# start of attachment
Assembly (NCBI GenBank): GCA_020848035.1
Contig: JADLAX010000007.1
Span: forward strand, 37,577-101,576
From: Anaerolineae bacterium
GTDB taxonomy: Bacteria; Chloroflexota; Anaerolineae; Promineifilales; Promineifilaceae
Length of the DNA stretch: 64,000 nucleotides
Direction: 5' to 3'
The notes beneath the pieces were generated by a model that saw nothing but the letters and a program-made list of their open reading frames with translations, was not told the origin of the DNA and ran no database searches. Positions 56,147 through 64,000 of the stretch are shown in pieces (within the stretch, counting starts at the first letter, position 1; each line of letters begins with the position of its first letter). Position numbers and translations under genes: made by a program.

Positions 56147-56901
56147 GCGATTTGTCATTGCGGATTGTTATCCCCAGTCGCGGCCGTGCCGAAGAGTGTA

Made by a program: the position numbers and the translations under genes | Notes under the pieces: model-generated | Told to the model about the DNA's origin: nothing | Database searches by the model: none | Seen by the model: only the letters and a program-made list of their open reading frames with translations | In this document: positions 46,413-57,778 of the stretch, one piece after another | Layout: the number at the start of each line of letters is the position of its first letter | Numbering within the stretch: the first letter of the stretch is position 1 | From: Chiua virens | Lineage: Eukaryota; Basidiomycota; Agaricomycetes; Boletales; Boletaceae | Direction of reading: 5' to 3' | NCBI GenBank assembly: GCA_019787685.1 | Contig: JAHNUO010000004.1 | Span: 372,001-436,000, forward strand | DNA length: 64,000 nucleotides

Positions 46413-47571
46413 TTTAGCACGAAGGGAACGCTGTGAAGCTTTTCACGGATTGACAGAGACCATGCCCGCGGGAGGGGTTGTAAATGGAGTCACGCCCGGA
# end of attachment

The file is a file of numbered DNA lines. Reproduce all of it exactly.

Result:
Assembly (NCBI GenBank): GCA_020848035.1
Contig: JADLAX010000007.1
Span: forward strand, 37,577-101,576
From: Anaerolineae bacterium
GTDB taxonomy: Bacteria; Chloroflexota; Anaerolineae; Promineifilales; Promineifilaceae
Length of the DNA stretch: 64,000 nucleotides
Direction: 5' to 3'
The notes beneath the pieces were generated by a model that saw nothing but the letters and a program-made list of their open reading frames with translations, was not told the origin of the DNA and ran no database searches. Positions 56,147 through 64,000 of the stretch are shown in pieces (within the stretch, counting starts at the first letter, position 1; each line of letters begins with the position of its first letter). Position numbers and translations under genes: made by a program.

Positions 56147-56901
56147 GCGATTTGTCATTGCGGATTGTTATCCCCAGTCGCGGCCGTGCCGAAGAGTGTA

Made by a program: the position numbers and the translations under genes | Notes under the pieces: model-generated | Told to the model about the DNA's origin: nothing | Database searches by the model: none | Seen by the model: only the letters and a program-made list of their open reading frames with translations | In this document: positions 46,413-57,778 of the stretch, one piece after another | Layout: the number at the start of each line of letters is the position of its first letter | Numbering within the stretch: the first letter of the stretch is position 1 | From: Chiua virens | Lineage: Eukaryota; Basidiomycota; Agaricomycetes; Boletales; Boletaceae | Direction of reading: 5' to 3' | NCBI GenBank assembly: GCA_019787685.1 | Contig: JAHNUO010000004.1 | Span: 372,001-436,000, forward strand | DNA length: 64,000 nucleotides

Positions 46413-47571
46413 TTTAGCACGAAGGGAACGCTGTGAAGCTTTTCACGGATTGACAGAGACCATGCCCGCGGGAGGGGTTGTAAATGGAGTCACGCCCGGA